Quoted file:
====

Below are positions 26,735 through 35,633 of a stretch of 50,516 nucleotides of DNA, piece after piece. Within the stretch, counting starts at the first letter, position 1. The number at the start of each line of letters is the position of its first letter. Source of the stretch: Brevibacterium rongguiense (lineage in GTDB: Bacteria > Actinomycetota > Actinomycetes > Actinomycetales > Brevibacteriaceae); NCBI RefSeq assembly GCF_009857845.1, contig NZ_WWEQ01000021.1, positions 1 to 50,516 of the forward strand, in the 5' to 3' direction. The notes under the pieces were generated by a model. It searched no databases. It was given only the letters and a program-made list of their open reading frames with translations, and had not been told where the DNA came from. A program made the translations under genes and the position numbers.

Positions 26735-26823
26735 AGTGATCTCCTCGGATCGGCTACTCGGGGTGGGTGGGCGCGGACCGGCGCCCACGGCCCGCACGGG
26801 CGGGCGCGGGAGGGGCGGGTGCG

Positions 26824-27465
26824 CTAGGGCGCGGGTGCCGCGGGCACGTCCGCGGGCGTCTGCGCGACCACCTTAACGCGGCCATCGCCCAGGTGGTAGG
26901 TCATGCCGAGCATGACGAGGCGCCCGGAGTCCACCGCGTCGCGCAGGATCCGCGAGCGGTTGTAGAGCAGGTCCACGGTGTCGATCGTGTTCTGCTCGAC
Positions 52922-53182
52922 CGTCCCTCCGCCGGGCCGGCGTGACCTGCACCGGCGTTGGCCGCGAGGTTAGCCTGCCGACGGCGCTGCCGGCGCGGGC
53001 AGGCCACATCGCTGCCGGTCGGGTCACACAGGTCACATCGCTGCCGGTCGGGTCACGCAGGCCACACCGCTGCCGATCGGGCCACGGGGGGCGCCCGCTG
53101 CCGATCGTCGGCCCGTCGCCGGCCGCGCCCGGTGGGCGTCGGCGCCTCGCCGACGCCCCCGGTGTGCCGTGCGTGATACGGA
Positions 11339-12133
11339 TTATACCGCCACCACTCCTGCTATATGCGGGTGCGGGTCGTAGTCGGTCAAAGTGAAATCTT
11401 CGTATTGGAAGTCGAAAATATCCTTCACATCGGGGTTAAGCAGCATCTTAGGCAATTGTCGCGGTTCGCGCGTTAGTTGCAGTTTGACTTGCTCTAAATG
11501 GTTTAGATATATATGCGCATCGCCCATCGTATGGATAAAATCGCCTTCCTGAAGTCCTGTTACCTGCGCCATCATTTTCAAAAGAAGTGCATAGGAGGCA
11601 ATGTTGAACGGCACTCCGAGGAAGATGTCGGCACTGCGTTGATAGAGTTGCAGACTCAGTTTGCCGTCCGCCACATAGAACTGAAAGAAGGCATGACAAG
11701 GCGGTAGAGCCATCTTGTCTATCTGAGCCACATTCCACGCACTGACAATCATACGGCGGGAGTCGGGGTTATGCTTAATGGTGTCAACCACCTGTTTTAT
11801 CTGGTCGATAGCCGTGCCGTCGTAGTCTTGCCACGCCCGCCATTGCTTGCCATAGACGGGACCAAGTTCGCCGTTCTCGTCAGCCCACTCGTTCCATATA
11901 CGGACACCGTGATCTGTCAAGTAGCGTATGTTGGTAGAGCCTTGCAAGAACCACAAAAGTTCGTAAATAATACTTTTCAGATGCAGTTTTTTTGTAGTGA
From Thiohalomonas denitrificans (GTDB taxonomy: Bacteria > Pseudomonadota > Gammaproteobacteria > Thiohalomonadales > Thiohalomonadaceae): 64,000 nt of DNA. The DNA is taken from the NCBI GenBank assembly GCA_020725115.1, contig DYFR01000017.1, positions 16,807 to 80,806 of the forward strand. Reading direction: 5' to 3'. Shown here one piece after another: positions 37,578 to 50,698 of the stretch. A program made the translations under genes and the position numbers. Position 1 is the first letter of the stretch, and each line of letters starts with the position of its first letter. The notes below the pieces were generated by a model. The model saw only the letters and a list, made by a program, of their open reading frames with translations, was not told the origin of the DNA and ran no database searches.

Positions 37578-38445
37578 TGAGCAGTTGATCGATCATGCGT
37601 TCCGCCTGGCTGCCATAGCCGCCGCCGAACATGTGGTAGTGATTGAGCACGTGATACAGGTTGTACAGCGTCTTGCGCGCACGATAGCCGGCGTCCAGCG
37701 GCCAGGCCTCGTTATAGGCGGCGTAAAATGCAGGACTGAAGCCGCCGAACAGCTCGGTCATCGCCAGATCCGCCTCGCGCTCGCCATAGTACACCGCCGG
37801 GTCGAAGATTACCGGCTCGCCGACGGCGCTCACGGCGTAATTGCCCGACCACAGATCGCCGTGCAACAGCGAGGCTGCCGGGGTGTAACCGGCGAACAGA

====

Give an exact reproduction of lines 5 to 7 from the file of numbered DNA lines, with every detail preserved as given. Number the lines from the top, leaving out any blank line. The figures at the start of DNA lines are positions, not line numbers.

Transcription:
Positions 26824-27465
26824 CTAGGGCGCGGGTGCCGCGGGCACGTCCGCGGGCGTCTGCGCGACCACCTTAACGCGGCCATCGCCCAGGTGGTAGG
26901 TCATGCCGAGCATGACGAGGCGCCCGGAGTCCACCGCGTCGCGCAGGATCCGCGAGCGGTTGTAGAGCAGGTCCACGGTGTCGATCGTGTTCTGCTCGAC